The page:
CHICAGO — As new, more transmissible overseas variants of the coronavirus emerge here in the U.S. the race to get vaccinated is on. Some people are even traveling out of state where it might be easier to get a shot, while others struggle to make appointments in their home states.
Lisa Spewak, an early childhood center director in Illinois and an essential worker, has been waiting her turn to get vaccinated.
“Every day since August, I've been within a population where I'm susceptible,” said Spewak.
Dr. Inbar Kirson is a physician whose practice is not affiliated with a hospital. Despite providing COVID-19 testing every day, she says vaccines for herself and staff were difficult to get.
“When the hospitals around our area receive vaccines, they were focused on vaccinating their staff and left us as unaffiliated physicians to go searching and fending for ourselves,” said Dr. Kirson.
Like many other states, Illinois has opened mass vaccination sites despite a federal shortage of shots.
“Every state in the nation is experiencing this same shortage,” said Illinois Gov. JB Pritzker this week.
And yet, according to state data we looked at, more than 18,000 people from outside of Illinois have been vaccinated in the state. Vaccine tourism, as it’s being called, is raising concerns about who gets priority and where.
“Having people hopping across state lines and taking up what could be vaccinations for myself and my staff and anyone of my family members is really concerning to me,” said Spewak.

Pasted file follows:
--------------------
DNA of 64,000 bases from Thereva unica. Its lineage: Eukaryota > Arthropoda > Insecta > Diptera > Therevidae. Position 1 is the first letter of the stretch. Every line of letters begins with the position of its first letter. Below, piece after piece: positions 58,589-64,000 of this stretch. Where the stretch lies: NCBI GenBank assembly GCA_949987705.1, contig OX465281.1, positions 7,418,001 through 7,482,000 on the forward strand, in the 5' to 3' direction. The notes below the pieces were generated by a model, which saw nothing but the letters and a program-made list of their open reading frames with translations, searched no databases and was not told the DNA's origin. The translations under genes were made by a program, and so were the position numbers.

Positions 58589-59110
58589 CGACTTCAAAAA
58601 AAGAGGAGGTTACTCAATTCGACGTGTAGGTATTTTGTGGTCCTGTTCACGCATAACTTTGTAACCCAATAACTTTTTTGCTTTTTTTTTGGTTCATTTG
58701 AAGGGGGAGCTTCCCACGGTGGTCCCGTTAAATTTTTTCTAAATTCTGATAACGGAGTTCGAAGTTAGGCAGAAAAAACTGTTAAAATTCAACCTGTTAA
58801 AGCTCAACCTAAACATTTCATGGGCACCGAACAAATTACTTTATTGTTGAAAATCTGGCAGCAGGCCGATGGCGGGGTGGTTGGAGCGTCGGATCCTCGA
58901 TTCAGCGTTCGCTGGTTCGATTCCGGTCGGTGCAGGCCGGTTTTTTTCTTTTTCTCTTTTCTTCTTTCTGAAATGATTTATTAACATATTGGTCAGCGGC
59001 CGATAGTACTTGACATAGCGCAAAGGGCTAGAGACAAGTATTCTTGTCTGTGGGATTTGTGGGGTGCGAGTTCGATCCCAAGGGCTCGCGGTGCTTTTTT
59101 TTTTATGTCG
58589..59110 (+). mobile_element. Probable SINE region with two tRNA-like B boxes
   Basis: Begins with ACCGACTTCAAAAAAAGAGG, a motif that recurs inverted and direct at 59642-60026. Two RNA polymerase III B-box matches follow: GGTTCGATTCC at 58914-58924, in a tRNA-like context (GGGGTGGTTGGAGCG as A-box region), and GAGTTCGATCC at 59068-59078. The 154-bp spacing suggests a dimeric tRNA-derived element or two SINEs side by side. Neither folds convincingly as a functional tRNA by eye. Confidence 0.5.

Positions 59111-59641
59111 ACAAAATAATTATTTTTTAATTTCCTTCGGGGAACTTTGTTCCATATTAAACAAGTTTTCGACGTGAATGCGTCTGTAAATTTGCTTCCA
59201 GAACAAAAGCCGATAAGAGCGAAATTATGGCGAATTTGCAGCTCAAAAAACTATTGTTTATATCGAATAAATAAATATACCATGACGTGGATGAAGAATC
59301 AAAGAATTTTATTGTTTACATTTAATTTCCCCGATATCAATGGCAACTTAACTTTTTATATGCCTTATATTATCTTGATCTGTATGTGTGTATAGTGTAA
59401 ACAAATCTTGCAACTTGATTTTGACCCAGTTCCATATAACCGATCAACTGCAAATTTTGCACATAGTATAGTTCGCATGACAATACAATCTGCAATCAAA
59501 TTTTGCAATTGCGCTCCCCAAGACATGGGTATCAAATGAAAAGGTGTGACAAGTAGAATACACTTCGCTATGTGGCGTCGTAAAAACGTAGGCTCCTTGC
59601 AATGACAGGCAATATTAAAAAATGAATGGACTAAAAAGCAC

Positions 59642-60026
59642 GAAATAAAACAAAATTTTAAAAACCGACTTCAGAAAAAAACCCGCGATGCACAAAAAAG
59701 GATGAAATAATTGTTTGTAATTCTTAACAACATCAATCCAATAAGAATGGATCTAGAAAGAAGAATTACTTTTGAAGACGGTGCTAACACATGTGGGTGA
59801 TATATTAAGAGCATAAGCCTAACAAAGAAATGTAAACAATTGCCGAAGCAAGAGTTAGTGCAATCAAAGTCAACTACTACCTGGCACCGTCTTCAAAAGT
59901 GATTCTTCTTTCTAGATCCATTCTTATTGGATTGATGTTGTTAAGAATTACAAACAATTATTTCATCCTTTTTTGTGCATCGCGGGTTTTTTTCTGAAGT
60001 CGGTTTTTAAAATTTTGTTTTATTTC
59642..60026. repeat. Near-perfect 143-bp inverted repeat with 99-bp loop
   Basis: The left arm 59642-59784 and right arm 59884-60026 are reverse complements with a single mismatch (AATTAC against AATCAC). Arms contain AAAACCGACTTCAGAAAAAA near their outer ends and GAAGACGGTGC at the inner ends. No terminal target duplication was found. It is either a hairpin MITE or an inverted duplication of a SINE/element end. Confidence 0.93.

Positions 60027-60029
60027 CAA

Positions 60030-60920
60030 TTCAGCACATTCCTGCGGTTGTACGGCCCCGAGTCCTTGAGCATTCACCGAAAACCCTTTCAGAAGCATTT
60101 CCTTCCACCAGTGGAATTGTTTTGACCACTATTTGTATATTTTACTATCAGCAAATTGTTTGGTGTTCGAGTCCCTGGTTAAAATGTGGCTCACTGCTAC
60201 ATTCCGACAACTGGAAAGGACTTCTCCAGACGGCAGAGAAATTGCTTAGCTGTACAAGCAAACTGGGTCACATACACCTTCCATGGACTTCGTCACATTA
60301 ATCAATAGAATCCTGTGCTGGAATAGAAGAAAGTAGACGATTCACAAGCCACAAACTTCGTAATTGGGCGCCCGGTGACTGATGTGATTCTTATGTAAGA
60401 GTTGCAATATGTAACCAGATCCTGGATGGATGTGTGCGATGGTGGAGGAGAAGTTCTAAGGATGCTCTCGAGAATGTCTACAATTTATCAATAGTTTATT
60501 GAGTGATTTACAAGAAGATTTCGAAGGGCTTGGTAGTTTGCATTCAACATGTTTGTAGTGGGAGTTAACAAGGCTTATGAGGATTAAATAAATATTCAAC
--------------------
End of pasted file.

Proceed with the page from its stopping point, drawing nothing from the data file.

It’s unclear how many people are going out of state to get vaccinated. There’s no national data. But some states are keeping track.
In Washington, D.C., more than 24,000 non-residents got the shot. In Ohio, more than 18,000 people, and in Florida, according to state records, upwards of 52,000 people from out of state have been vaccinated. It’s something the governor there said the state would crackdown on.
"We're only doing [shots] for Florida residents,” Florida Gov. Ron DeSantis told reporters last week. “You've got to live here either full-time or at least part-time."
Dr. Kirson was eventually able to get her two-dose vaccination in her home state, but she says there is a growing sense of panic.
“There's also a sense that we are going to run out,” said Dr. Kirson. “I think all those things are creating this idea that people do have to seek beyond their local area to access the vaccine.”
It’s a real concern for Spewak, ahead of an appointment for her first dose.
“My worry is that there won't be enough vaccinations on that day for me to be vaccinated,” she expressed.
With President Biden’s administration’s goal of 100 million vaccinations in his first 100 days in office, there’s still a long way to go.